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    $\begingroup$ Could you add some details justifying the statement that 'it suffices to show that if $\omega(\delta) = \epsilon$, then there exist $x,y \in [0,1]$ such that [...]'? Given the choice of quantifiers in the definition of domination, would you not instead have to prove something akin to for all $x \in [0,1]$ there is $y \in [0,1]$ with $\lvert x - y \rvert < \delta$ and $\lvert f(x) - f(y) \rvert > \epsilon$? $\endgroup$
    – Leo Moos
    May 4 at 11:44
  • $\begingroup$ @LeoMoos, the quantifier in the original question is over all $x \in [0, 1]$, so the negation should indeed be existential in $x$, right? $\endgroup$
    – LSpice
    May 4 at 13:15
  • $\begingroup$ For what it’s worth you could make an $\epsilon$ modification to the argument to get for all $x$. You let $x$ be given and then choose $y$ such that $g_k(y)$ is as far from $g_k(x)$ as possible within a single period. You’re guaranteed to get at least $2\times4^{-k}$. You would need to play with the constants a bit to make this work (certainly changing 4 to 10 should do the trick). $\endgroup$ May 4 at 16:52
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Let $\omega$ be a continuously differentiable modulus of continuity for $(f_n)_n$. EDIT: I meant this in the stronger sense that $\omega'$ extends to a continuous function on $[0, 1]$, which might not be possible. So this is only a partial answer.

Let $M = \sup \{\omega'(t) \mathrel: t \in [0, 1]\}$, and put $f(x) = M x$ for all $x \in [0, 1]$. Then, for all $x, y \in [0, 1]$ with $x \ne y$, we have that $\frac{\omega(\lvert x - y\rvert)}{\lvert x - y\rvert} = \omega'(t) \le M$ for some $0 < t < \lvert x - y\rvert$, so $\omega(\lvert x - y\rvert) \le M\lvert x - y\rvert = \lvert f(x) - f(y)\rvert$.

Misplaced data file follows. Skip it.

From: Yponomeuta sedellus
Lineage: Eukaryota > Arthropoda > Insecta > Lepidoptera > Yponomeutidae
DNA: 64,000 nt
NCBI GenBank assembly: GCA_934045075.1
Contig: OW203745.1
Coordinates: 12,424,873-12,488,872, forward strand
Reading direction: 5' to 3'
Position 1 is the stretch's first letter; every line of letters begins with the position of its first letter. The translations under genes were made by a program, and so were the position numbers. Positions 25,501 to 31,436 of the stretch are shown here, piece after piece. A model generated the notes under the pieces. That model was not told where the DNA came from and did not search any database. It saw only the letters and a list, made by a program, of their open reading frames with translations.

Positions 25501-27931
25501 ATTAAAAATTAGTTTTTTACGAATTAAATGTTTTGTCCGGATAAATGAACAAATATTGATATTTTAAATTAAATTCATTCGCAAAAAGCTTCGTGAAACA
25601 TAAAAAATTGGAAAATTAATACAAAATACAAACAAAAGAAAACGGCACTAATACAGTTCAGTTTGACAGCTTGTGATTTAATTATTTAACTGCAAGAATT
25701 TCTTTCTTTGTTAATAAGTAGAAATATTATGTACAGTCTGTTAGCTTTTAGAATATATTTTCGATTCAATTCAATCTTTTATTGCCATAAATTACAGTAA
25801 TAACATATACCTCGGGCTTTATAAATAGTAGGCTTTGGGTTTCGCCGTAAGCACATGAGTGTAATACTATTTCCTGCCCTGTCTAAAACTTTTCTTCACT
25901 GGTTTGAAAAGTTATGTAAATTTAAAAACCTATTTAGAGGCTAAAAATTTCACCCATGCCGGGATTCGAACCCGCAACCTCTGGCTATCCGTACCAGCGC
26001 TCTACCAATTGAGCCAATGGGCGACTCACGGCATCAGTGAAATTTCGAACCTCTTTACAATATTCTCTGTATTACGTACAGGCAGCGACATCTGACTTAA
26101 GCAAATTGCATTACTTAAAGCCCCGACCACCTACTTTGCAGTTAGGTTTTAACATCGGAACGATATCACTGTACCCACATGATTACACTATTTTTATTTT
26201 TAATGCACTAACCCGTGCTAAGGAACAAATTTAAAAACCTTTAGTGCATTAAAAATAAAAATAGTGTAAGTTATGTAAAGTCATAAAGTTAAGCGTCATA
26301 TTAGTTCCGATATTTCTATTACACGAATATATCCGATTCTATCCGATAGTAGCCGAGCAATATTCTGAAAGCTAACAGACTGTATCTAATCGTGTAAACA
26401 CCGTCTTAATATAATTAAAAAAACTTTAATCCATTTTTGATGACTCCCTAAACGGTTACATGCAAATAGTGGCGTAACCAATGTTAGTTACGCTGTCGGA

Fix $x, y \in [0, 1]$ with $x \ne y$, and $\varepsilon > 0$ such that $\lvert f(x) - f(y)\rvert < \varepsilon$. Then also $\omega(\lvert x - y\rvert) < \varepsilon$, so $\lvert f_n(x) - f_n(y)\rvert < \varepsilon$.

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    $\begingroup$ Hm, if you want $\omega$ to be continuously differentiable, is it always possible to have $\omega(0) = 0$? There are functions with Holder moduli of continuity if I’m not mistaken.. $\endgroup$
    – Nate River
    May 3 at 4:37
  • $\begingroup$ I am not an expert, but Wikipedia requires $\omega(0) = 0$, and claims that any modulus of continuity can be smoothed. $\endgroup$
    – LSpice
    May 3 at 5:08
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    $\begingroup$ Ah, yeah it should be smoothable, but then I think $\sup \omega’$ would be $\infty$ even after smoothing, since a function with a Holder modulus of continuity would have derivative of $\omega$ unbounded on $(0, \epsilon)$ for any $\epsilon$. (More precisely $\omega’ \to \infty$ near $0$). $\endgroup$
    – Nate River
    May 3 at 5:11
  • $\begingroup$ Ah, I think you’re right. I suspect that the argument can be adapted by using a more complicated $f$, but don’t immediately see how, so will just leave this partial answer for now. Essentially, I mean to construct a function that “does worse” than any specified modulus of continuity. $\endgroup$
    – LSpice
    May 3 at 5:17
  • $\begingroup$ (In other words, given $\omega$, construct $f$ so the optimal modulus of continuity of $f$ is bounded below by $\omega$.) $\endgroup$
    – LSpice
    May 3 at 5:24